Video:Phillip Noyce, Kurt Wimmer Salt Interviewswith Rebecca Murray
'Salt' director Phillip Noyce and screenwriter Kurt Wimmer hit the black carpet at the Hollywood premiere of the action thriller, discussing how the film changed once Angelina Jolie came on board and the movie's action scenes.See Transcript
Transcript:Phillip Noyce, Kurt Wimmer Salt InterviewsRebecca Murray from About.com Hollywood Movies at the Hollywood Premiere of Columbia Pictures' Salt.
Salt Director Phillip NoyceSo tell me about working with Angelina Jolie again.
Phillip Noyce: "Again, fabulous. First time 10 years ago on Bone Collector, a fearless youngster. Second time 10 years later, one of the most famous people in the world, incredible power, accomplished actress, Academy Award-winning, same fearlessness, same person. Down to earth and fearless."
Was it that you had to dial her back a bit because she wanted to do all of her own stunts?
Phillip Noyce: "Oh yeah, she wanted to do everything - some things that she just didn't need to do."
How tough is it to convince her that she needs to let someone step in?
Phillip Noyce: "It's tough because you know she has a great team around her and that's the good thing because I knew whenever they said that she couldn't do that she couldn't do it."
Could it be a more timely film at this point?
Phillip Noyce: "It couldn't."
Could you have planned this better?
Phillip Noyce: "What do you mean? We did plan it. Those 11 actors that were arrested, they're coming back - don't worry."
They're going to be at the premiere tonight, right?
Phillip Noyce: "No, no, no, not this premiere. They'll be at the Russian premiere in two weeks time and then they'll come back. Anna Chapman, she's under contract to Columbia."
You have a background in this. Your father was...
Phillip Noyce: "My dad was a spy in the second World War, a military spy in the Z Force in Australia which was the Australian equivalent of the OSS. He was training covert operatives to go behind the Japanese lines to practice sabotage and assassinations and all that stuff that spies do."
Salt Screenwriter Kurt WimmerTell me about writing this. You had to rework everything after it became a female character.
Kurt Wimmer: "Yeah, I mean it was Tom Cruise at first obviously and then we couldn't quite make the deal with Tom and so they said, 'How about Angelina Jolie?' I thought it was a great idea, but we were pretty cavalier about it at first. We thought we'd just do a word search and change he to she and penis to vagina and it was a done deal. But it wasn't that easy. It actually took like four months of really hard work and then we got it done, and I'm very happy actually."
Were there characters lost because this is a female character and it wouldn't have played...
Kurt Wimmer: "No. It stayed very much the same in that respect. Every character is the same. You know, there were some interesting changes based on sex because you know in the original film the male - which would be Tom Cruise - would have to save his wife. In this female the female doesn't necessarily have to save the husband. She can let him die. That's an interesting difference, you know? It's a strange fact of filmmaking that we discovered but we never fully appreciated before we made the film."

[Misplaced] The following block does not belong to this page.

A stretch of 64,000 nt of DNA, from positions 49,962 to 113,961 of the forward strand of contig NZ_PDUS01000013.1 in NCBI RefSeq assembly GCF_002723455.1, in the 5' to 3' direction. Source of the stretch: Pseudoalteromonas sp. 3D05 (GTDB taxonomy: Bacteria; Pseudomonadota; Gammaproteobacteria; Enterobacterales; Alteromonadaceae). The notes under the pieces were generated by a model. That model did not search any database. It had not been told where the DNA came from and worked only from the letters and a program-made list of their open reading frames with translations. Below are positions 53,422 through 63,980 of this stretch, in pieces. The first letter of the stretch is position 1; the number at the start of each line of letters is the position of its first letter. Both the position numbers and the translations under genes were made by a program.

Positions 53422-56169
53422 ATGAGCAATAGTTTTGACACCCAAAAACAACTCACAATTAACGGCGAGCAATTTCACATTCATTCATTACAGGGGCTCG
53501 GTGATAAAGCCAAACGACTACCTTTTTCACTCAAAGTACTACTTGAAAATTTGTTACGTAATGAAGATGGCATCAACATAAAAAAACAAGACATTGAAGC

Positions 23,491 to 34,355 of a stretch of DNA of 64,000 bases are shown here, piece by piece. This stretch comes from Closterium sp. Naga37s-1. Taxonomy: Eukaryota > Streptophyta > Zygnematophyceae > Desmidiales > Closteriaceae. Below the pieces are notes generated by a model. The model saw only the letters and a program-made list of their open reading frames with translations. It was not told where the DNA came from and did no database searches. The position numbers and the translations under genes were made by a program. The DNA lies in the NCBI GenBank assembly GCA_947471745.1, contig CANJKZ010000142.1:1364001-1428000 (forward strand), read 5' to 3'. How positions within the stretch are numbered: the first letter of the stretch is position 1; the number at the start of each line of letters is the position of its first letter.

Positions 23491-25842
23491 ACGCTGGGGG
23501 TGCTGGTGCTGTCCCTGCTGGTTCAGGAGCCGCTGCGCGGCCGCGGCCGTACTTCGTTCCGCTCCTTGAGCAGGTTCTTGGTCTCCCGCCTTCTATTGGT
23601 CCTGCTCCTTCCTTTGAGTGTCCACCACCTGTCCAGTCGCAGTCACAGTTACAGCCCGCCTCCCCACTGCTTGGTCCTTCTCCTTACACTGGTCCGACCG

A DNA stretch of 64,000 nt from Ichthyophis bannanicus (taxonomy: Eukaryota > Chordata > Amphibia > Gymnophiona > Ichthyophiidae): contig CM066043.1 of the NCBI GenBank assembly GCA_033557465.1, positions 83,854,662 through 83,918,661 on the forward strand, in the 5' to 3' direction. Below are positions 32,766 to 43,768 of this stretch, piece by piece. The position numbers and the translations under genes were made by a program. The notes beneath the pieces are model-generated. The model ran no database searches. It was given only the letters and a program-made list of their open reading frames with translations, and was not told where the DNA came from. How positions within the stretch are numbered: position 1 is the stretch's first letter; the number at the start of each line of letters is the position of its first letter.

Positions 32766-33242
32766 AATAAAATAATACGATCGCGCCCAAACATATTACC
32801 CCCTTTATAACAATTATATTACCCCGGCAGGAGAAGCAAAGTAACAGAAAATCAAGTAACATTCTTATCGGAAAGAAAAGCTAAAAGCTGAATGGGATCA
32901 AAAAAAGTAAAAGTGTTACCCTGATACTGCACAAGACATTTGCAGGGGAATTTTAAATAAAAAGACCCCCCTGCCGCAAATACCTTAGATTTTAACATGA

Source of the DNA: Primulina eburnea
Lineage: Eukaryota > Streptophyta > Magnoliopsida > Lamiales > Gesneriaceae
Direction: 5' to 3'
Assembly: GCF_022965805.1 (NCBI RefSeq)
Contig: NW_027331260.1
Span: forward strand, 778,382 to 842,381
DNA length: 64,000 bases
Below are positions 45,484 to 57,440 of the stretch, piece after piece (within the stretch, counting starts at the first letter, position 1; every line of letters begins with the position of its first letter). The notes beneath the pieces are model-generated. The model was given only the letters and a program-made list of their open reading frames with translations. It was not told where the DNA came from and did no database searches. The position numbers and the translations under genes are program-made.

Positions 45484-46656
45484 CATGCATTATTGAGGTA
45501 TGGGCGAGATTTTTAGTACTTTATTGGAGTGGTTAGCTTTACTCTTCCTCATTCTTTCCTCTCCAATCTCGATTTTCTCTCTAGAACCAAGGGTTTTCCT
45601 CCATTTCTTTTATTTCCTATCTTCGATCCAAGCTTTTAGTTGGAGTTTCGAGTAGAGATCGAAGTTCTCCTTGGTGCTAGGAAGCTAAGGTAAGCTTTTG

And she didn't want the tone to change from when it was a male character to when it became a female character.
Kurt Wimmer: "Well, you know, because it's Angelina, she's a little bit darker than most people. She's darker than Tom Cruise, let's face it. And she's not afraid to be bloody and beaten."
And you're also working on Total Recall, right?
Kurt Wimmer: "I am."
You're going back to the novel though, not using the movie?
Kurt Wimmer: "We're doing both. I mean I'm using both. The original film was great; I respect it a lot. I'm using a lot of the structure. We're also returning to the novel and we're making a hybrid. We're not going to Mars - we're on Earth."
What do you think fans of the original film are going to think about the changes made?
Kurt Wimmer: "They're going to love it. They're going to love it because I respect the original film so much that I preserved it in its genetic form."
Are there things that you're doing in this one that just wouldn't have been possible in that one because of the way technology has progressed?
Kurt Wimmer: "I think the budgets have progressed. That's the thing that progressed, yeah."
Are you writing it with anyone in mind?
Kurt Wimmer: "No, not me. That's not up to me."
Don't you picture someone though when you're writing?
Kurt Wimmer: "Me. That's the only person I can - that's me. No, I don't. It frees me up to not picture anybody."
Do you have to worry about the rating on this or are they letting you play with that?
Kurt Wimmer: "Listen, the rating's always going to be PG-13. I mean, let's be real. But this film, Total Recall, doesn't demand an R rating. It just doesn't. I know the original was R, but this film was about the ideas. It's not about the rating. If it was a Bad Lieutenant and we were making it PG-13, that would be a crime against humanity."
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